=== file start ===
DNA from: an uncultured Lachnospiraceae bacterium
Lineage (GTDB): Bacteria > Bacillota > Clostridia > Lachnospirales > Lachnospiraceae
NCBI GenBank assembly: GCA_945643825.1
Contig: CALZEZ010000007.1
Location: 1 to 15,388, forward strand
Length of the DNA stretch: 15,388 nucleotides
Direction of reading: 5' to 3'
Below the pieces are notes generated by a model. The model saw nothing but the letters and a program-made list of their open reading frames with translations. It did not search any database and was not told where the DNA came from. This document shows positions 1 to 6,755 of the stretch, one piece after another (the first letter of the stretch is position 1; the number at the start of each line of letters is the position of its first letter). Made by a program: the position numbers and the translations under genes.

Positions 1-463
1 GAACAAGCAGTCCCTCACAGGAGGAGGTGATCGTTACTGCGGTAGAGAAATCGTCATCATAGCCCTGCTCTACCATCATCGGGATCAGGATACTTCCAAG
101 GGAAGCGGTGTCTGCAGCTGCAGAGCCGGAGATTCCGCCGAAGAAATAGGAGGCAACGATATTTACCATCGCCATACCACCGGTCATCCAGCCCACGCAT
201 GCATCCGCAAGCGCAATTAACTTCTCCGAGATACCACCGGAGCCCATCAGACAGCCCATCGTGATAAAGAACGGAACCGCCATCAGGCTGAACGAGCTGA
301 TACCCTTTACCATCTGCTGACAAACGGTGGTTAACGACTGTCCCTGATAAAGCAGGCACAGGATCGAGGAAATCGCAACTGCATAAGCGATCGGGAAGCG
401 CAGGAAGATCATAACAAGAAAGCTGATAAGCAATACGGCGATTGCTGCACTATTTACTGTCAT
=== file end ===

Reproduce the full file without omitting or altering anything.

DNA from: an uncultured Lachnospiraceae bacterium
Lineage (GTDB): Bacteria > Bacillota > Clostridia > Lachnospirales > Lachnospiraceae
NCBI GenBank assembly: GCA_945643825.1
Contig: CALZEZ010000007.1
Location: 1 to 15,388, forward strand
Length of the DNA stretch: 15,388 nucleotides
Direction of reading: 5' to 3'
Below the pieces are notes generated by a model. The model saw nothing but the letters and a program-made list of their open reading frames with translations. It did not search any database and was not told where the DNA came from. This document shows positions 1 to 6,755 of the stretch, one piece after another (the first letter of the stretch is position 1; the number at the start of each line of letters is the position of its first letter). Made by a program: the position numbers and the translations under genes.

Positions 1-463
1 GAACAAGCAGTCCCTCACAGGAGGAGGTGATCGTTACTGCGGTAGAGAAATCGTCATCATAGCCCTGCTCTACCATCATCGGGATCAGGATACTTCCAAG
101 GGAAGCGGTGTCTGCAGCTGCAGAGCCGGAGATTCCGCCGAAGAAATAGGAGGCAACGATATTTACCATCGCCATACCACCGGTCATCCAGCCCACGCAT
201 GCATCCGCAAGCGCAATTAACTTCTCCGAGATACCACCGGAGCCCATCAGACAGCCCATCGTGATAAAGAACGGAACCGCCATCAGGCTGAACGAGCTGA
301 TACCCTTTACCATCTGCTGACAAACGGTGGTTAACGACTGTCCCTGATAAAGCAGGCACAGGATCGAGGAAATCGCAACTGCATAAGCGATCGGGAAGCG
401 CAGGAAGATCATAACAAGAAAGCTGATAAGCAATACGGCGATTGCTGCACTATTTACTGTCAT